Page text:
Where are all the hottest super-angels and startup founders these days? Little did I know, they’re hanging out spinning tunes in the super-stealthy new startup, Turntable.fm. It’s a little like an RPG in form, a social network in function, and a music discovery service like Pandora with the ability to share your own favorite music. Essentially, it makes listening to and discovering new music a truly social experience.
If that idea pretty defines the perfect music service for you — just wait until you experience it. Right now, Turntable.fm — founded by Seth Goldstein and Billy Chasen — is in private alpha and the only way to get into the party is to know someone else who is in. If you’re friends with someone on Facebook who’s already enjoying tracks on Turntable.fm, just connect with your Facebook and check out one of several rooms where “DJs” are sharing their favorite music with others in the room. (In case you’re wondering, Turntable.fm has covered all its legal bases and licenses all music played via MediaNet.) Guests in the room can opt to join and DJ, or just discover new music and chat with everyone else. Users can suggest music for the DJs to spin, chat about related music or just trash on each other. If you don’t like what you hear or want to create a room for just you and you friends, you can start your own room and make it public, or private.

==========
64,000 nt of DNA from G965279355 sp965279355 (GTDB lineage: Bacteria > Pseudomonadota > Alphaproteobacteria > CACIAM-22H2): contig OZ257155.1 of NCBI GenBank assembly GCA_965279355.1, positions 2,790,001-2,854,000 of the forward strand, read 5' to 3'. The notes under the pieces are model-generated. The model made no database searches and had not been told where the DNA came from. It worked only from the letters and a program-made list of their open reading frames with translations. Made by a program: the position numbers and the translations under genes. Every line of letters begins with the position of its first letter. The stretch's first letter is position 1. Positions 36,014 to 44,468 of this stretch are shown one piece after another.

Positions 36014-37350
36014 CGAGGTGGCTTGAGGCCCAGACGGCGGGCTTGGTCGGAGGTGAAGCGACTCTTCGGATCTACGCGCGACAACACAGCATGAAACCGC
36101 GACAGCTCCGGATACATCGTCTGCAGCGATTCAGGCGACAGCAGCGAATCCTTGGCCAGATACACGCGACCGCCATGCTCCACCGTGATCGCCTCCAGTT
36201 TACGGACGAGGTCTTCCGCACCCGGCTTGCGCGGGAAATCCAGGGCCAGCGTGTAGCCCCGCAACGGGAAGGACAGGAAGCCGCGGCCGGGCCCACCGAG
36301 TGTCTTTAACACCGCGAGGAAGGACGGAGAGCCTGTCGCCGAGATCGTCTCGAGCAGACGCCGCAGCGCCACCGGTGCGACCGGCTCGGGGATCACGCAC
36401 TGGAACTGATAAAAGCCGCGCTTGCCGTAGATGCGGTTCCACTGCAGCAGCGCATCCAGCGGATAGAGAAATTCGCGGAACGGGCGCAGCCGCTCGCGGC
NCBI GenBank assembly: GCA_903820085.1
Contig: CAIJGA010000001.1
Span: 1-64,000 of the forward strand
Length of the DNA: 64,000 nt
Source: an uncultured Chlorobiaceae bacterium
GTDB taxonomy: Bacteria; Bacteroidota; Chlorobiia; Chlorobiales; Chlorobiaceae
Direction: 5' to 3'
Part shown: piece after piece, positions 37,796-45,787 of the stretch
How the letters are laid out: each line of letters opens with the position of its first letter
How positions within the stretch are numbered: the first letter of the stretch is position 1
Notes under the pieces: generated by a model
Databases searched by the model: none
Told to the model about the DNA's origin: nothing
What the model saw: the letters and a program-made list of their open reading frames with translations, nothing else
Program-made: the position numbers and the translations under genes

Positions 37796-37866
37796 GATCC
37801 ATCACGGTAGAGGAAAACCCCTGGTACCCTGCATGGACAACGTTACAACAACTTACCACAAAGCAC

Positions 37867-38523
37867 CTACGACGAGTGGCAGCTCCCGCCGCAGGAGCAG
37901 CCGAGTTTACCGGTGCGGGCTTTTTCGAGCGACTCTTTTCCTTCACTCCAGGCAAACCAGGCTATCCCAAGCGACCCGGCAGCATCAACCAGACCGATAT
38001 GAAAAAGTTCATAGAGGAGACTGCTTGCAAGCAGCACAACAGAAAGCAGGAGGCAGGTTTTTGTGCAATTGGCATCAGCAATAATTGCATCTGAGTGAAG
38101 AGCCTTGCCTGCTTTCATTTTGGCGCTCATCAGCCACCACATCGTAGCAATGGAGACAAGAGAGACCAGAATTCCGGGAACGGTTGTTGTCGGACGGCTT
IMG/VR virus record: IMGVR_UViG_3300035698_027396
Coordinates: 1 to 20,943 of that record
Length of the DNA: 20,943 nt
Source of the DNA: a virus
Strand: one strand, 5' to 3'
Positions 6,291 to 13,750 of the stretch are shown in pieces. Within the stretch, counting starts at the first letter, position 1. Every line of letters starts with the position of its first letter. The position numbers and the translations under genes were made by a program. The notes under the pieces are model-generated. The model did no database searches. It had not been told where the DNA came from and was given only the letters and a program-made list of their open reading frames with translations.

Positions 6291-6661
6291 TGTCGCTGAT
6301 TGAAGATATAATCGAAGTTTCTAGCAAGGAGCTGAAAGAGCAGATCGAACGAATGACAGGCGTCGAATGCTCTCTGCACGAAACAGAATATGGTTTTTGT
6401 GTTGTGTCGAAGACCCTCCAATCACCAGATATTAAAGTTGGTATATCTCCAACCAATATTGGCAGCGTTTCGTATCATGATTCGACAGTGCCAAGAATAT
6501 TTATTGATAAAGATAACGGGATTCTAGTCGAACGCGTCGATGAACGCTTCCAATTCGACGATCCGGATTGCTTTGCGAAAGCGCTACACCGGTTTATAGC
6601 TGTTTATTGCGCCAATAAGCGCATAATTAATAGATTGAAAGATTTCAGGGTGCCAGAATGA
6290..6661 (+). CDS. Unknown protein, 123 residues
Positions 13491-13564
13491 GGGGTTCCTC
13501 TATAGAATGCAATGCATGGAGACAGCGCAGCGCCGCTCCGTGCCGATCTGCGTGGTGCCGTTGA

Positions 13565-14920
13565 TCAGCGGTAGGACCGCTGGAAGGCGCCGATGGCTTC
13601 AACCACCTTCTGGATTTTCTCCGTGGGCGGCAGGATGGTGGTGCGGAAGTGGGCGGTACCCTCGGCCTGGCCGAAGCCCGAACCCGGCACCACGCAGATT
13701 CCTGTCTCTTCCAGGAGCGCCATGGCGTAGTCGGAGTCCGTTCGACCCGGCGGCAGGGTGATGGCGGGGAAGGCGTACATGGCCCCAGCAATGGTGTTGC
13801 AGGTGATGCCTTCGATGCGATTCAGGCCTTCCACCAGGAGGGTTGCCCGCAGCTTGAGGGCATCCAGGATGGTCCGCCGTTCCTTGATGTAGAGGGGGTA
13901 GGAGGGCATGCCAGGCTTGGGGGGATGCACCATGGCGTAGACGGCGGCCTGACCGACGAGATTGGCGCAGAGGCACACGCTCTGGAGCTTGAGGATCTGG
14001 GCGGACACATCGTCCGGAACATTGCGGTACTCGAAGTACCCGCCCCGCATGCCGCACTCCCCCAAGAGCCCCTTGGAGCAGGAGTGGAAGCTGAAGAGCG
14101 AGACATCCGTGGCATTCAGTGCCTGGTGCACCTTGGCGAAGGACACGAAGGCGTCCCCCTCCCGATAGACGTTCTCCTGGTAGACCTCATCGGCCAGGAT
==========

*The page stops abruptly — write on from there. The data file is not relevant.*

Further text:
Somehow, I knew someone and stumbled into a room where Seth Goldstein was spinning a track by DJ Shadow, who he says is a local in Mill Valley. And yes — there are rooms, which are like interactive playlists, complete with avatars that can dance when you vote on the DJs selection. Moments later he then chose a track by Sage Francis, which I had never heard of but wanted to remember for later. I was about to literally write it down, but Turntable.fm features several social sharing functions — such as the ability to add any track you like to iTunes, Last.fm, or Spotify. If you want to DJ, you can add the song to your queue to play later on Turntable.fm for others. Of course, there are the typical social network options like the ability to tweet about your room on Turntable.fm, too.
Turntable.fm is just getting the party started, but Seth hinted at one thing in store for the future while DJing in one of the rooms recently — there will eventually be an iPhone app, and the app will feature the ability too collab-DJ at a party. If you want to check out Turntable.fm, you’ll want to know someone who’s already using Turntable.fm on Facebook. You know where to find me.